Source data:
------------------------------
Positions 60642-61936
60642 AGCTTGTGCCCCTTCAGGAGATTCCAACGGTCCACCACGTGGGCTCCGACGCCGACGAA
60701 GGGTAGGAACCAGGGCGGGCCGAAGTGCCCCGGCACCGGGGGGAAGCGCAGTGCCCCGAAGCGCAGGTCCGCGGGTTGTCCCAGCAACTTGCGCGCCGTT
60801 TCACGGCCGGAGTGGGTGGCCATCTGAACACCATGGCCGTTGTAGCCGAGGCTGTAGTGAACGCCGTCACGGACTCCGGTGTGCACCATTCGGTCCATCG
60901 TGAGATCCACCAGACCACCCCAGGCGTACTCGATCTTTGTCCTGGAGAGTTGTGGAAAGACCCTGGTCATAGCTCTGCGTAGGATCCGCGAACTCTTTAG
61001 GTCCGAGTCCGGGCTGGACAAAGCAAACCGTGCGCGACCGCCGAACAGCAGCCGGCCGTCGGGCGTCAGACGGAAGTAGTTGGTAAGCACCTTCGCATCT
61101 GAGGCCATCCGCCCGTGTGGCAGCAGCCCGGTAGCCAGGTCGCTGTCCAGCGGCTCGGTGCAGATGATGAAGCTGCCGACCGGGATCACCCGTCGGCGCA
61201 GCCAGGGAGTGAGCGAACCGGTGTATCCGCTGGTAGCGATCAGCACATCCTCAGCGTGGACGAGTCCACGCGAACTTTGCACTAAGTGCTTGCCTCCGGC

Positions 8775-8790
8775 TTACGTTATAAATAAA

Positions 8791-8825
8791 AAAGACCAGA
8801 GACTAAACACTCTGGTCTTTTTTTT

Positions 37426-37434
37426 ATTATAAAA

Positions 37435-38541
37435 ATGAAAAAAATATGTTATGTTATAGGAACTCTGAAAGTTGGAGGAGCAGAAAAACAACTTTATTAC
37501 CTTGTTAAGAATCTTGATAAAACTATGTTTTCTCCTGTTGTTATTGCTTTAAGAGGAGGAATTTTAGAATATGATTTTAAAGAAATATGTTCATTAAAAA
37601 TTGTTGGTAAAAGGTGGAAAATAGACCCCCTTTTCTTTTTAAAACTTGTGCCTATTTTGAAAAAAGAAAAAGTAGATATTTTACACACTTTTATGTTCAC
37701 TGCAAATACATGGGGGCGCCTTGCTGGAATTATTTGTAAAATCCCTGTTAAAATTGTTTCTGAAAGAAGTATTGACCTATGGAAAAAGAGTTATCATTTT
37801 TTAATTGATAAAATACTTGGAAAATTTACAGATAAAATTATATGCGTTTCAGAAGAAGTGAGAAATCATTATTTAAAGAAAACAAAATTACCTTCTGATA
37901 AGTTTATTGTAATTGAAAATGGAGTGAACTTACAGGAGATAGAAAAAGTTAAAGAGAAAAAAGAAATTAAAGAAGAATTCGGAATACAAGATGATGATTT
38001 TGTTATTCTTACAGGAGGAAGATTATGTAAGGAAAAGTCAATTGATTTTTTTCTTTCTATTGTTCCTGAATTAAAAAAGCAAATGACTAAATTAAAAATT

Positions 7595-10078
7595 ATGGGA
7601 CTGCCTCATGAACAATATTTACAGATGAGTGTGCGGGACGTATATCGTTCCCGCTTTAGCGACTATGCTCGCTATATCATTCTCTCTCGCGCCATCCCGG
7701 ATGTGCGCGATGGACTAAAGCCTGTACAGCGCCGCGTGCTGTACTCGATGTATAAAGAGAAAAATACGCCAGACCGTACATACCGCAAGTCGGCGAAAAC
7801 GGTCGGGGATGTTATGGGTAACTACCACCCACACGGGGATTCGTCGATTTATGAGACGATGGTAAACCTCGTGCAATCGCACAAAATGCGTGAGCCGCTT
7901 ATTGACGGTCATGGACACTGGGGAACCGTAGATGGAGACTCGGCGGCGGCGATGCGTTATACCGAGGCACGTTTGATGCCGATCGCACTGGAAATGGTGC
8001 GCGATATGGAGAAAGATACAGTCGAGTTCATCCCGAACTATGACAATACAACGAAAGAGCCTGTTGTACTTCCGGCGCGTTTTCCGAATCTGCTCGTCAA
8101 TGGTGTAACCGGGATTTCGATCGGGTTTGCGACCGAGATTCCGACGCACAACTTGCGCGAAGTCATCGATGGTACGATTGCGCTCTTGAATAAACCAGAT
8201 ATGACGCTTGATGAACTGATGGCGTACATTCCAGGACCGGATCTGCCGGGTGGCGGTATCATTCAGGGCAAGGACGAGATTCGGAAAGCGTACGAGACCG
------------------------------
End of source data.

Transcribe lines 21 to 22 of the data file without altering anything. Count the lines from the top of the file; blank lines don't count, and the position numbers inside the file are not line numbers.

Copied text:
37801 TTAATTGATAAAATACTTGGAAAATTTACAGATAAAATTATATGCGTTTCAGAAGAAGTGAGAAATCATTATTTAAAGAAAACAAAATTACCTTCTGATA
37901 AGTTTATTGTAATTGAAAATGGAGTGAACTTACAGGAGATAGAAAAAGTTAAAGAGAAAAAAGAAATTAAAGAAGAATTCGGAATACAAGATGATGATTT